What Chua believes has made her kids succeed isn't just that she makes them work hard, but that she is allowed to yell at them.

As an adult, I once did the same to Sophia, calling her garbage in English when she acted extremely disrespectfully toward me. When I mentioned that I had done this at a dinner party, I was immediately ostracized.  One guest named Marcy got so upset she broke down in tears and had to leave early. My friend Susan, the host, tried to rehabilitate me with the remaining guests.

Look, I totally get how sometimes a parent will threaten their kid with piranhas or downed electrical wires, but why on earth would you brag about it?  Seriously, think about this woman's mind.  Either she is totally oblivious to what people would find appalling, or else she actually thinks that she is going to convince an entire room of what I assume are also baby making professionals that what she is doing isn't crazy, but awesome.


Amy Chua wants us to believe she is a "Chinese mother," and my contention is she's not. I'm not saying she's a bad mother at all, only that what she thinks is and what she actually is aren't the same.

What defines a "Chinese mother"-- and any steretoypical immigrant parent situation-- is the  sacrifice.   "We sacrifice everything to give you better opportunity!!" they shriek at dinner.    Look up at her opening list: those are the sacrifices her kids make, but what sacrifices does she make?  Again, I don't mean she's a bad mother, but where is the sacrifice of her own personal happiness, clothing, hopes and dreams?  Note carefully that she may in fact be sacrificing, but in her essay she does not describe those as important (or at all) to the success.  What's important to her is the yelling and the discipline, which she believes is a Chinese technique.

The curse of the second generation, in which they do worse then their parents, isn't about lazy kids but self-absorbed parents.   When you immigrate to America to open a dry cleaning business you don't make it your identity-- it's all for the kids (and boy of boy do the parents never let you forget it.)  Then your kids grow up to become, oh, lawyers, and that does become their identity-- so when these lawyers have kids of their own the lawyering isn't all for their kids, a lot of it is still for the lawyers.  It's not a criticism, it's a comment on the 24 hour day: two lawyer parents aren't home as much as their wife of a dry cleaner mom was, so there's less time for the kids.  There's nothing you can do about that.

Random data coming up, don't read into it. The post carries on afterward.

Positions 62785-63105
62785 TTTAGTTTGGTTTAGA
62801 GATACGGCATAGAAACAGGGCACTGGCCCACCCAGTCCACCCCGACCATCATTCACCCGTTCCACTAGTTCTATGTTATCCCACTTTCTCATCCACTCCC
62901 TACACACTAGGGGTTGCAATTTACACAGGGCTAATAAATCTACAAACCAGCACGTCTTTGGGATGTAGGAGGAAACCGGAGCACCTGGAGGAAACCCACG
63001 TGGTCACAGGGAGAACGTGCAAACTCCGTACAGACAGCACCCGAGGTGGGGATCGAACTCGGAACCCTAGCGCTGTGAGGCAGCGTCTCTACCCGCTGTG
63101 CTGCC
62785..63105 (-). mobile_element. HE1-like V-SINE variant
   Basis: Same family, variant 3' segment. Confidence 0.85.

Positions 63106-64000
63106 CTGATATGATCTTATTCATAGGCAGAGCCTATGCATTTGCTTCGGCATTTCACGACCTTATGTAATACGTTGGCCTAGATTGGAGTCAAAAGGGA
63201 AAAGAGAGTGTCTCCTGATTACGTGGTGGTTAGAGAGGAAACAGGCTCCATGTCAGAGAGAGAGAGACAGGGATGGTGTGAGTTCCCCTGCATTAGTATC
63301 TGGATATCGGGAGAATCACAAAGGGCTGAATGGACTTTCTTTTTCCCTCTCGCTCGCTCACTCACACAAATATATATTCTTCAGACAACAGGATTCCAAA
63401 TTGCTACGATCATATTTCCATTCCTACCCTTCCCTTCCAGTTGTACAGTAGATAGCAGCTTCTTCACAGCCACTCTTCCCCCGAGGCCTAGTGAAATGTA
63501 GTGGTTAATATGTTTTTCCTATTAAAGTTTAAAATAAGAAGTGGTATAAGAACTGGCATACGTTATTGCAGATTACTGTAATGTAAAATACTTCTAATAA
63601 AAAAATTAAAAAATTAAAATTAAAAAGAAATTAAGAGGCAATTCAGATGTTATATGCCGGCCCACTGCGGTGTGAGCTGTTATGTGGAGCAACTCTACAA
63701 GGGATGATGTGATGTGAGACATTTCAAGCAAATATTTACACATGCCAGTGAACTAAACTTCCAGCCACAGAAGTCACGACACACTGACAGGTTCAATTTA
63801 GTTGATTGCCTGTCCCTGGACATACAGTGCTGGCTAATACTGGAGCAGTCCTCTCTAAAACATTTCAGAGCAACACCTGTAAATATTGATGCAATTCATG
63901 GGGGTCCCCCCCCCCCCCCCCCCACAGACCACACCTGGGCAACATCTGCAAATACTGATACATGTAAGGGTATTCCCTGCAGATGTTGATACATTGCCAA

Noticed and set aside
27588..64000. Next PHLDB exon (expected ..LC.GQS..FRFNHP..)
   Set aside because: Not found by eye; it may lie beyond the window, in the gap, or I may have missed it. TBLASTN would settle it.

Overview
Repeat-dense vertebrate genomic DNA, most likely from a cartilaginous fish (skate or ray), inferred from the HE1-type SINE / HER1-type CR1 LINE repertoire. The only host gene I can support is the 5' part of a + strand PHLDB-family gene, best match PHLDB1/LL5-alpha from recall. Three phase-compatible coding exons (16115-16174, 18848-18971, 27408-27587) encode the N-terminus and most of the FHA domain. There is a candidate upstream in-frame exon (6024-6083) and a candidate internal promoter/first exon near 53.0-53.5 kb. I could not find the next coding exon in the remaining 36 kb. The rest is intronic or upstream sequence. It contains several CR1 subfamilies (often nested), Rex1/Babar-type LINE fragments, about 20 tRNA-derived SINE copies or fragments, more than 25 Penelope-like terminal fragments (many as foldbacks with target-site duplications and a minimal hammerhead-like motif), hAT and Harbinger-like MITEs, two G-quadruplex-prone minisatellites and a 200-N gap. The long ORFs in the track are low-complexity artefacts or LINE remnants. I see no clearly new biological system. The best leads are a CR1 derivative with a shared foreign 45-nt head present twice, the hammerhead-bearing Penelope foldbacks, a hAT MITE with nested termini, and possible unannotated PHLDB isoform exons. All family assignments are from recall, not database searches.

Except there is, and what Amy Chua isn't telling you, the real secret of her brand of "Chinese" (read: affluent American) mothering, is that there's likely a brigade of tutors running through the house.  Now it appears on screen that Chua can be both successful and devote all this time to calling her kids fatties, but behind the scenes she has help.  Hey, God bless anyone who can get it/afford it/convince your spouse it isn't because you want college girls around, but if you want to prove that something is associated with success, you have to control for the external variables.


You will observe that she is writing this nonsense not in a peer reviewed journal that could take her to task, e.g. McCall's, but in the WSJ.  Why would the WSJ want to support "the Chinese mother?"  Because if you're reading it, it's for you.